The number of the birch casebearer larvae, Coleophora fuscedinella Zeller, within white birch crowns, Betula papyrifera Marsh., decreased 70% from overwintered survivors to about 50% pupae in the population. Within a crown, the highest number occurred in the outer shell and lowest in the inner. Casebearer numbers, weighted by the number of leaf clusters, were highest in the inner shell and lowest in the outer. Among crown quarters, both unweighted and weighted numbers were generally highest in the middle two crown quarters, lowest in the bottom quarter, and variable in the top quarter.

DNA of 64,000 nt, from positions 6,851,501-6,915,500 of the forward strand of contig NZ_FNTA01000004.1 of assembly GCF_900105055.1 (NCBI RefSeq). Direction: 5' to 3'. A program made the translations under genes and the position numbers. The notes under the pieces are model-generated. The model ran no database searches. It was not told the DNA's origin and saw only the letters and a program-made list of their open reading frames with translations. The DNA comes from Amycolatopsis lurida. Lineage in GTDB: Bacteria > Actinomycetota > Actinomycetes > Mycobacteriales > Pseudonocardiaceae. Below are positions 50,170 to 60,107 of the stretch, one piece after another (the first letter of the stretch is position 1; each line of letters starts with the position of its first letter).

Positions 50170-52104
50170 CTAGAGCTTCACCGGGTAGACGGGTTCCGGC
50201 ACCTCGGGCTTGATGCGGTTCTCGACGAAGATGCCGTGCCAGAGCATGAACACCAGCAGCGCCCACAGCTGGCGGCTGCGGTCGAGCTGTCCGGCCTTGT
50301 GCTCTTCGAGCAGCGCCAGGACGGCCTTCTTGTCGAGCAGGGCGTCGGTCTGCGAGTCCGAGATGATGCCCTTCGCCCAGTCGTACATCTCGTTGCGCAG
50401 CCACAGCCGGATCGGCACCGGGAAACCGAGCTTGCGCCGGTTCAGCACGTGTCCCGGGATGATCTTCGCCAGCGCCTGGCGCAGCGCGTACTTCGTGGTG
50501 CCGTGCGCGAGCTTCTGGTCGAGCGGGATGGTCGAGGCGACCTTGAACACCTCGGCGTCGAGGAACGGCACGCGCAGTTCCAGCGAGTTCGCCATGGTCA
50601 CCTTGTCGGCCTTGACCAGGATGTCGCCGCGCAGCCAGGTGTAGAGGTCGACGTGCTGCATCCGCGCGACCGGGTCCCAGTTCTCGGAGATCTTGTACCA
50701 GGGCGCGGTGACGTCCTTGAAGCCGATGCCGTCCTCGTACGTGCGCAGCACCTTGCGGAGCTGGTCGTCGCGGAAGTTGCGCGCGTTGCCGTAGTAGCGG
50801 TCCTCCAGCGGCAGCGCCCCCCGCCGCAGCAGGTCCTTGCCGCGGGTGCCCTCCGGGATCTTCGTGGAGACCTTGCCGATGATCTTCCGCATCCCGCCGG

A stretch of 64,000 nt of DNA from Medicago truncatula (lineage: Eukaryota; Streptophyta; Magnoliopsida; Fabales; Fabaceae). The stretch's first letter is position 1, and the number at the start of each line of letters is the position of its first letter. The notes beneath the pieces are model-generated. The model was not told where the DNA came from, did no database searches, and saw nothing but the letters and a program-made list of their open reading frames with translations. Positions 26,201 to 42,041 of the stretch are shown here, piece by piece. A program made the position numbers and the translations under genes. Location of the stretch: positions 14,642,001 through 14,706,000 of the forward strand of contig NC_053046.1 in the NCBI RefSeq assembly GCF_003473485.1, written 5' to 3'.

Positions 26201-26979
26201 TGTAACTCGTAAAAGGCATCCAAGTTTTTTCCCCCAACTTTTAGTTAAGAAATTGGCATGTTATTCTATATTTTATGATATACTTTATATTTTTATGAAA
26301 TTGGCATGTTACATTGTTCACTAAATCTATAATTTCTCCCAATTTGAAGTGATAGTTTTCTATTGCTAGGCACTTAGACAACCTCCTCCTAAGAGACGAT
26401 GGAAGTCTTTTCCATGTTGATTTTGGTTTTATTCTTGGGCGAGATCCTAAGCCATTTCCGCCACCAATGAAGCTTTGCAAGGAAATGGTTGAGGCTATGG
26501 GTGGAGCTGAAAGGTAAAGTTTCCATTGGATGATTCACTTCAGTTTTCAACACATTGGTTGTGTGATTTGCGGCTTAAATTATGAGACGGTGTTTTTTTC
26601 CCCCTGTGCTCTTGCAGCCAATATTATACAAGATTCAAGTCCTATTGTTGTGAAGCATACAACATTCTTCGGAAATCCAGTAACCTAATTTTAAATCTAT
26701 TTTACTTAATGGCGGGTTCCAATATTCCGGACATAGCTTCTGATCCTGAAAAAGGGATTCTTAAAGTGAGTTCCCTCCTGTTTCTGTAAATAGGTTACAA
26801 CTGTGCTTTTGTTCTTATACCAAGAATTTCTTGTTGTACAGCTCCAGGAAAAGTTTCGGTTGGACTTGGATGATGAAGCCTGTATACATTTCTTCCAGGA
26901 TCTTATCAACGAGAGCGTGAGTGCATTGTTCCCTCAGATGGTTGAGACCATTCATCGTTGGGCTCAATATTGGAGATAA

Peaks in immigration and emigration of larvae among crown strata occurred first when third and again when fourth instar larvae were most abundant. Immigration consisted only of intra-tree crawling, but emigration consisted of intra-tree crawling, removal by predation, and larvae leaving the tree to pupate on ground vegetation.